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No surprise



What the hell was Wayne County Circuit Court Judge William J. Giovan thinking?

In 2002, Giovan tossed out a lawsuit that Justine Maldonado had filed against her former employer, Ford Motor Co., and former supervisor, Daniel Bennett (“Judicial Tantrum,” Metro Times, August 28, 2002). Her lawsuit claims that Bennett sexually harassed her, and that Ford knew about it and did nothing.

Giovan dismissed the case because Maldonado openly spoke to the media (i.e. Metro Times) about Bennett, who had been convicted of indecent exposure in 1995 for flashing his penis at three high-school teens on I-275. Maldonado had also accused Bennett of exposing himself to her.

Bennett’s criminal record was expunged in 2001 and Giovan ruled that Bennett’s freeway willie-waving could not be admitted as evidence in Maldonado’s case. But Giovan did not issue a gag order prohibiting Maldonado or her attorneys from discussing Bennett’s conviction. So, when they did talk about it, Giovan apparently decided that free speech is no longer the law of the land.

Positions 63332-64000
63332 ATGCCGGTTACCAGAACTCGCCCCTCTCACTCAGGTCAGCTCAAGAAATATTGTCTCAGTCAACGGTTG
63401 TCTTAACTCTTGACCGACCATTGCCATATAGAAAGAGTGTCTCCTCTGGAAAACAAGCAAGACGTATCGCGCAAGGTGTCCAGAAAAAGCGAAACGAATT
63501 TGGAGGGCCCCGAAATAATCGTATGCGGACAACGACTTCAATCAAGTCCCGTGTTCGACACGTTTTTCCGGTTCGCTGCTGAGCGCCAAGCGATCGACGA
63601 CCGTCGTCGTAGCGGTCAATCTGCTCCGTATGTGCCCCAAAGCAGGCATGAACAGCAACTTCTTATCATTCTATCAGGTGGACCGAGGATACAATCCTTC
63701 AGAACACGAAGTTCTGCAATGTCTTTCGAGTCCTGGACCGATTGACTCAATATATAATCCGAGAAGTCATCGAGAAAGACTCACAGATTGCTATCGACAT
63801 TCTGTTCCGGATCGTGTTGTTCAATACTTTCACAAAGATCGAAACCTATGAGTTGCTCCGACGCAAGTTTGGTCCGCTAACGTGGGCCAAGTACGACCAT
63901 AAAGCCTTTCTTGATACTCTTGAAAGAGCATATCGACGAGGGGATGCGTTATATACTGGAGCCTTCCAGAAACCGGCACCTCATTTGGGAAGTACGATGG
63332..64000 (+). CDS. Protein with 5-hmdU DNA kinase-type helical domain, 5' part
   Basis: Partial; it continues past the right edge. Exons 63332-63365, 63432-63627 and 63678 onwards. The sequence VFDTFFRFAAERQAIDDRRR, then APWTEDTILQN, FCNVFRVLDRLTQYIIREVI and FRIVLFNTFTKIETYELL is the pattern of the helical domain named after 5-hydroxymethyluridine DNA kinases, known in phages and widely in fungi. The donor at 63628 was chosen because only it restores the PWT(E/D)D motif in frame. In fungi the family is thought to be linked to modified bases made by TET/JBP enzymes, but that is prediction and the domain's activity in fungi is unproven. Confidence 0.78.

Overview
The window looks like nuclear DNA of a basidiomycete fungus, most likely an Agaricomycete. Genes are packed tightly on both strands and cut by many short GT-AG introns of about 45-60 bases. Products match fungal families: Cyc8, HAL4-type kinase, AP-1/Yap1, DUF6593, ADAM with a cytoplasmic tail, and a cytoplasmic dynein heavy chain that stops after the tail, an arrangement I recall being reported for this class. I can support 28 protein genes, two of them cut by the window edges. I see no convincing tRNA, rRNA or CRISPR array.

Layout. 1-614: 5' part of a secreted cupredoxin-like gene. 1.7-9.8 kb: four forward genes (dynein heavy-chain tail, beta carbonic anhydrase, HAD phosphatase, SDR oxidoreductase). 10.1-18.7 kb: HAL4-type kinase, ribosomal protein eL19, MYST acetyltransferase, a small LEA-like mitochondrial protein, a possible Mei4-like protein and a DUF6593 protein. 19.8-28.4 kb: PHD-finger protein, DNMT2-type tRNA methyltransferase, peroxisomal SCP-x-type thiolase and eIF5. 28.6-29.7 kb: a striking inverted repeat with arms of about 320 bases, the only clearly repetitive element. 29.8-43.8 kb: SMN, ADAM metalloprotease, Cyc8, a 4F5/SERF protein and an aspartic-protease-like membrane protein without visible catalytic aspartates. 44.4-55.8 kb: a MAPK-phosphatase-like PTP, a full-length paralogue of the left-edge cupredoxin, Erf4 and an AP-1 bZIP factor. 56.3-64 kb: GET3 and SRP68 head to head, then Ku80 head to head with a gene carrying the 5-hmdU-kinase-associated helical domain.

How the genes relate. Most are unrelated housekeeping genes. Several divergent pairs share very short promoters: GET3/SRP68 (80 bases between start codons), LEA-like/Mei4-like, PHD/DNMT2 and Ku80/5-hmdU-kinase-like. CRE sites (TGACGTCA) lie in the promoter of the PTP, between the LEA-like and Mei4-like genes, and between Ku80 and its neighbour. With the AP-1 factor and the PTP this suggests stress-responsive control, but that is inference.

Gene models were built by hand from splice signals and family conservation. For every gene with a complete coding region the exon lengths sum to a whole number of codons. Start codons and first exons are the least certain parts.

Last week, the Court of Appeals reinstated the case and kicked it back to the judge, contending he “abused his discretion.” Duh.

But it isn’t all good news for Maldonado. Though the Court of Appeals will allow her to admit testimony from no less than six other women who claim Bennett sexually harassed them on the job (something Giovan refused to do), she is prohibited from mentioning the I-275 case to jurors, according to the court’s written ruling. (By the way, Bennett’s dismissal from the case stands since the Court of Appeals ruled last year that only employers and not individuals could be sued for sex harassment.)

Despite the split ruling, Maldonado’s attorney George Washington says, “We’re delighted.”

The auto company plans to appeal the ruling, says Ford spokeswoman Kathleen Vokes.

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